How to Structure Risk Assessments

BY IT GLUE | June 27, 2019

What should a risk assessment look like? Risk assessments are a critical part of risk management. After all, you can’t manage what you don’t know about. What should a risk assessment look like? But there’s a lot of different ways to structure a risk assessment, but at the end of the day some methods deliver more value than others. In this second part of our series of risk management, I Thought You Were Taking Care of That, we discuss how to structure risk assessments so that you can get the most value possible from them.

The Four Pillars

There are four pieces of information that should be included in every risk assessment. They are importance, category, RPO/RTO and impact.

Pillar #1: Importance
The best way to define importance is by the amount of time lost if the event occurs. The reason is simple – the biggest cost your clients is downtime. Downtime affects your clients’ capacity to sell, market, and run their operations. If your client loses its system for taking credit card payments online, and it has a major e-commerce business, then any downtime to the credit card payment system is critical. Other systems may not be as important. Prioritize risks by how important the affected item is to the business.

Pillar #2: Category
Category reflects the functional line of the business. If possible, risks should be broken down by functional line, and the functional lines should be confirmed with your clients’ management. This helps you guide the conversation so you can talk to the right manager about the risks that they, specifically, face.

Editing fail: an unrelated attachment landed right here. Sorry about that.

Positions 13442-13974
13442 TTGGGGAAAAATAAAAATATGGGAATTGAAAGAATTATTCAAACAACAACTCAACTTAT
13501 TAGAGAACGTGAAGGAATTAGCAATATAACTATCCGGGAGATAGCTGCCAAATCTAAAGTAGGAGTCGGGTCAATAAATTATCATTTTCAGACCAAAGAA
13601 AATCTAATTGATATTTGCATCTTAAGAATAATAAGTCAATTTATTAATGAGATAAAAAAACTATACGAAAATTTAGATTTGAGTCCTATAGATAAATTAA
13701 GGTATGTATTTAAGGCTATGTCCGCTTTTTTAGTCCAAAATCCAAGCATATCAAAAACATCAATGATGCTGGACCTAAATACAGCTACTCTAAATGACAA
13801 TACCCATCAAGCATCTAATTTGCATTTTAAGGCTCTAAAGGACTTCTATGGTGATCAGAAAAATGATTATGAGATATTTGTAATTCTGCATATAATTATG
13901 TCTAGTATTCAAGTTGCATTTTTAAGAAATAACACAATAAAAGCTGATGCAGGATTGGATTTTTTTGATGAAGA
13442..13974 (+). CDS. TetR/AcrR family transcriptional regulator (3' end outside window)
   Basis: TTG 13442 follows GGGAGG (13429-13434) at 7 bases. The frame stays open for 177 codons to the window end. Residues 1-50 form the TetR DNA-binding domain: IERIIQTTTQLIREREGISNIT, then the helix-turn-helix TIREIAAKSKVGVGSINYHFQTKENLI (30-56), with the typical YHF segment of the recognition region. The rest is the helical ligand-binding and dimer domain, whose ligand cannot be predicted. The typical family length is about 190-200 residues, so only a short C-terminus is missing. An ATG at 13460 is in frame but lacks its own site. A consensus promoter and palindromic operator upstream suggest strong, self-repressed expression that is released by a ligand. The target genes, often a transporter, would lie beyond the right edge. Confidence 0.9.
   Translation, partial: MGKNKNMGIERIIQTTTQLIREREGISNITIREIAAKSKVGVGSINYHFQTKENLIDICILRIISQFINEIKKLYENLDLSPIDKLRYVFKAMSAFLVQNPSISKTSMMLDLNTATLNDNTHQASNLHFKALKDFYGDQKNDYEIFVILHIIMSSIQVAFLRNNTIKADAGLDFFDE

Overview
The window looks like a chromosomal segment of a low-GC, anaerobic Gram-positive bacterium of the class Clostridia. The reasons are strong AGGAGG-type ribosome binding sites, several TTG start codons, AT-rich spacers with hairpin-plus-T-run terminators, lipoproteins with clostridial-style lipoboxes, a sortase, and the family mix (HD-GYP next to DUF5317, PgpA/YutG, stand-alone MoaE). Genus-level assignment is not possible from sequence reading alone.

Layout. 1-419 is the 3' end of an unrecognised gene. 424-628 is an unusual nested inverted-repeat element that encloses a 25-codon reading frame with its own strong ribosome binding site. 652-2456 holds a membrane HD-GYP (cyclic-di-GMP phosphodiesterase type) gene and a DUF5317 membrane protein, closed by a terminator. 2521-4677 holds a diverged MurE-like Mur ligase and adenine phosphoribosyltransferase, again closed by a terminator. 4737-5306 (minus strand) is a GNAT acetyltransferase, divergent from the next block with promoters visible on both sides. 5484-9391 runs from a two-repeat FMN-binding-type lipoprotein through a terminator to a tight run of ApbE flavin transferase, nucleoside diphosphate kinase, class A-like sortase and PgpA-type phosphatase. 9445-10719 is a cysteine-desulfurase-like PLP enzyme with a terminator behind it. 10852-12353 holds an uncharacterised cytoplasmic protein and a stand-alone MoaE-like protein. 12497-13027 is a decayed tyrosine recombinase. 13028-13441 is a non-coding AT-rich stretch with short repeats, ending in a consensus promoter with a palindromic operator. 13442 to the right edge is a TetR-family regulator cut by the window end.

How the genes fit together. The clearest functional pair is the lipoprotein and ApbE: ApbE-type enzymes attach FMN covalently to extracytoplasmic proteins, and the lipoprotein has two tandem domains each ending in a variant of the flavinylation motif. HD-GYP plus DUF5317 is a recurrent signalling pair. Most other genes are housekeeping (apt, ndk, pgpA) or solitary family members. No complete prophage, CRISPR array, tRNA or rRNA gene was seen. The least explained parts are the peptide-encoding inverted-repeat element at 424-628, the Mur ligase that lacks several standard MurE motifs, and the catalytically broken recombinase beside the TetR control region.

Pillar #3: RPO/RTO
Recovery point objective (RPO) and recovery time objective (RTO) should be included in every risk assessment. As the service provider, you need to know what standards the client is going to judge your performance by. If those standards are not realistic, knowing ahead of time gives you an opportunity to get in front of that conversation. But more important, having RPO and RTO standards documented means that your techs understand the client’s business from the client’s perspective, and can act accordingly.

Pillar #4: Business Impact
The final piece of the risk assessment structure is the business impact. Again, this is a matter of asking your client this question, and listening to their answer. They know better than anybody what the business impact of something might be. Losing Salesforce or 365 for an hour could cripple one client, and not matter that much to another. Understanding the business impact allows you to put your clients’ reactions to problems into proper perspective.

Documenting Risk Assessments

This simple four-part structure can be documented easily in IT Glue, or in Excel should you prefer the old school approach. But no matter how you document it, ensuring that your risk assessments are easy to find, easy to understand, and have been written with substantial input from key stakeholders at your clients makes all the difference in the world in terms of optimizing your risk management program.

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